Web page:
“Frankenstein! Frankenstein! Frankenstein.” Ray and Mal’s son, Gill, yelled from the second floor bathroom. Together they looked up from their morning coffee, disappointed at their son’s conflation of myths. It could have been Bloody Mary, or Beetle Juice, or the handful of other beings summoned with a triptych call into a mirror.
Like many children, Gill had trouble discerning the concrete from the imaginary. Santa existed alongside Swamp Thing and Hellboy, Dracula and Krampus. He liked horror classics, scary stories appealing to ten-year-olds. Neither parent wanted to shatter his fantasies, especially not with everything else going on in the world. Their own imaginations were hobbled too young, staunch realism imparted by conservative parents.
Ray and Mal promised they wouldn’t do the same to their son.
The week before, they’d enacted a zombie apocalypse. Smothered in gray makeup and corn syrup blood, they crawled up the stairs, staining the carpet, letting Gill fend them off with a Nerf gun. Before that it was fake silver bullets on a full moon, a tarnished crucifix when mommy had “someone else” living inside her, foam stakes for a father who craved blood. Their personal favorite was the ghost in the attic, the elaborate rope and pulley system devised for unseen footsteps and fluttering curtains. They had an entire broom closet of costumes and make-up, more sponged-on gore than any Hollywood set.
They said he’d grow out of it, that they’d give him time.
Then the letters arrived, meetings scheduled with the school psychologist, evaluations and warnings and potential medications with scrawling lists of side effects. Two weeks before, Gill convinced his classmates a species of dagger-toothed sandworms lived beneath the monkey-bars. They staged defensive maneuvers, fortifying the jungle gym the best ten-year-olds could. A classmate fell from the metal rungs, breaking his arm in two places. Gill’s teachers couldn’t overlook his problematic fabrications any longer.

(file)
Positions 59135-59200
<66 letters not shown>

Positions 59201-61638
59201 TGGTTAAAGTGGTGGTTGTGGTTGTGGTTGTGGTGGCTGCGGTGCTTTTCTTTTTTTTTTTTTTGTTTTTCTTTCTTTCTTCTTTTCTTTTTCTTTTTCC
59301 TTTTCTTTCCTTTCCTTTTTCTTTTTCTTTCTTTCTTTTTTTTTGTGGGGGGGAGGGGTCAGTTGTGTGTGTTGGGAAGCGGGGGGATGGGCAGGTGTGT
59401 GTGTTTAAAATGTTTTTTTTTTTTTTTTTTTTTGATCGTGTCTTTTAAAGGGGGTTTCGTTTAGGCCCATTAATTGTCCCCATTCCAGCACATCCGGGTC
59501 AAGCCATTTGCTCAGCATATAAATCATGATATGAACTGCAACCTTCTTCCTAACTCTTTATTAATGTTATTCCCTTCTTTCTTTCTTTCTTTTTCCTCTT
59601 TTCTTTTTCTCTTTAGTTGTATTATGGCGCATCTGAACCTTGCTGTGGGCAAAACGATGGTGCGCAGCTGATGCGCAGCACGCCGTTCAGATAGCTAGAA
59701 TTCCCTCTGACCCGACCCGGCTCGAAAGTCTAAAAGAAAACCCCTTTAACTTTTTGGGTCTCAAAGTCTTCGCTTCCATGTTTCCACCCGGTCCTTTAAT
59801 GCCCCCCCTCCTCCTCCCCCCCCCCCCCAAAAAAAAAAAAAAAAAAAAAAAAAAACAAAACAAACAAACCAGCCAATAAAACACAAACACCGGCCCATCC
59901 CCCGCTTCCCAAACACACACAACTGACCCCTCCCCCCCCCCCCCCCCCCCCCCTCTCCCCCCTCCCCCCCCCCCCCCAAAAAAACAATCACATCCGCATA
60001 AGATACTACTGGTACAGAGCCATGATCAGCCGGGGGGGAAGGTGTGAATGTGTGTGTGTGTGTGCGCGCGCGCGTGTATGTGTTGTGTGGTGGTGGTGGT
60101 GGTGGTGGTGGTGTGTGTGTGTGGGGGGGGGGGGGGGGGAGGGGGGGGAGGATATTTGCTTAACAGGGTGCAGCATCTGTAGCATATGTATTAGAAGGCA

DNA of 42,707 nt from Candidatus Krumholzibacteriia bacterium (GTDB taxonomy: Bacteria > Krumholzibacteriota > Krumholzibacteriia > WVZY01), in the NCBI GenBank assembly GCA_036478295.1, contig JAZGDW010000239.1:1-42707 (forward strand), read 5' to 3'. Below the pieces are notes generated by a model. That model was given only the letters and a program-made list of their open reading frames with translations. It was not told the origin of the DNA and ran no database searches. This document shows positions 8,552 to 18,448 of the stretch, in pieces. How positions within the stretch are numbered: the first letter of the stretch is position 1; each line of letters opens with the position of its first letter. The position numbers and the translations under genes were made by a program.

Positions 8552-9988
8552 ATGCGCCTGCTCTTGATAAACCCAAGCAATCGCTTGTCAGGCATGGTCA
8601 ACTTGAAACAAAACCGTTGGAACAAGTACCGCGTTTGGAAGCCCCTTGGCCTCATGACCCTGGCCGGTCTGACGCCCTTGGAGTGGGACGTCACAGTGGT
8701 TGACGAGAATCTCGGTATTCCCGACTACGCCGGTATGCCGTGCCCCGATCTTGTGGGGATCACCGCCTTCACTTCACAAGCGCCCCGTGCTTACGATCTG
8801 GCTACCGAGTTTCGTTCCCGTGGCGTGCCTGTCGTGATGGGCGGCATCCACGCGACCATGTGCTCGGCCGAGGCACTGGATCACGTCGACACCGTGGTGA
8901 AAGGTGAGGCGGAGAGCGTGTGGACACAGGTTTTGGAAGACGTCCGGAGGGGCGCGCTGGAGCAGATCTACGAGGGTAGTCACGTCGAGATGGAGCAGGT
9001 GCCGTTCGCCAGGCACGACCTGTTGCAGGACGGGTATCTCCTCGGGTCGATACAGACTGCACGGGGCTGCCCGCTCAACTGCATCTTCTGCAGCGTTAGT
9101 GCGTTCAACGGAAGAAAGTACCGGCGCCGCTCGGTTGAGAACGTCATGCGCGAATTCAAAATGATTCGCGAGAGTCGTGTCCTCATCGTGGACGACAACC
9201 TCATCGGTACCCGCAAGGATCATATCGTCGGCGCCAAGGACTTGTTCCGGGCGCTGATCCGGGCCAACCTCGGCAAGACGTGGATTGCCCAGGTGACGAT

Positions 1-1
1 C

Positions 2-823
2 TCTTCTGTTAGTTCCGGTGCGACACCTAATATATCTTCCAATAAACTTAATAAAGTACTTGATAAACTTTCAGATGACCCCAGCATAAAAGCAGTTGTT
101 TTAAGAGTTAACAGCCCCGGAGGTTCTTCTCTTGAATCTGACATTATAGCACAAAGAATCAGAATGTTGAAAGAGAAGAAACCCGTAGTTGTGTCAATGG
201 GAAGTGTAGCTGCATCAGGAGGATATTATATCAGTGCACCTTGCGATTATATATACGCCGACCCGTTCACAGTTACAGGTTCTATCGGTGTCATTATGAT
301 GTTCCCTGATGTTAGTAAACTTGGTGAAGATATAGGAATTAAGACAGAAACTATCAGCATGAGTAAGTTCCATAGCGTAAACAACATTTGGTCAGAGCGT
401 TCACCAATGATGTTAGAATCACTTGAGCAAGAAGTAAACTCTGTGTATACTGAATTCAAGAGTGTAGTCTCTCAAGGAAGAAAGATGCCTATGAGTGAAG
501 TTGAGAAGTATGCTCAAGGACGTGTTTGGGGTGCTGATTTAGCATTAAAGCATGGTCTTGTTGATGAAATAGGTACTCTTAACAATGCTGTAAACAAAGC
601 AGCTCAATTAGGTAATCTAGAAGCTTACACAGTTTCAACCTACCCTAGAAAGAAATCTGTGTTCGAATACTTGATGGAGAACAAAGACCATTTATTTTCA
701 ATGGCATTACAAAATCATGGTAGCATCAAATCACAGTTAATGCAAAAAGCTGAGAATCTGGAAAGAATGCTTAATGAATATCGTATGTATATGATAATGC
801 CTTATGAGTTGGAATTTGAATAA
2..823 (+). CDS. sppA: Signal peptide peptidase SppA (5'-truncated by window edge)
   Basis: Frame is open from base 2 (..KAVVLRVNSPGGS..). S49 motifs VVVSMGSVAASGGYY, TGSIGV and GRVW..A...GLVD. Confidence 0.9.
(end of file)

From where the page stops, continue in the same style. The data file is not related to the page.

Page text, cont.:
The latest letter lay between them on the kitchen table. Their meeting was hours away. They’d been discussing steps forward, options, ways to educate Gill without eradicating his imagination. Maybe a few of the more gruesome entities could be forgotten, but certainly not all.
They couldn’t watch that part of their son die.
“Frankenstein! Frankenstein! Frankenstein!” Gill’s call came again, rattling the plates and silverware before them.
Mal and Ray’s eyes met.
Ray spoke first.
“You want to do it?”
“I was Elvira last week. It’s your turn.”
Ray touched the note, fingers running over the embossed letterhead, the school’s name puffed and glossy.
He rose from the stool and headed to the bathroom. Inside the medicine cabinet, hidden behind the aspirin and q-tips, was the green face paint, the suctioning bolts and adhesive scars. The tattered suit and lifted shoes were in the broom closet. The television antenna on the roof could be a potential prop, despite the lack of thunderstorm.
“What’s one more day?” Ray asked as he layered the paint over his exposed skin, heavy around the eyes.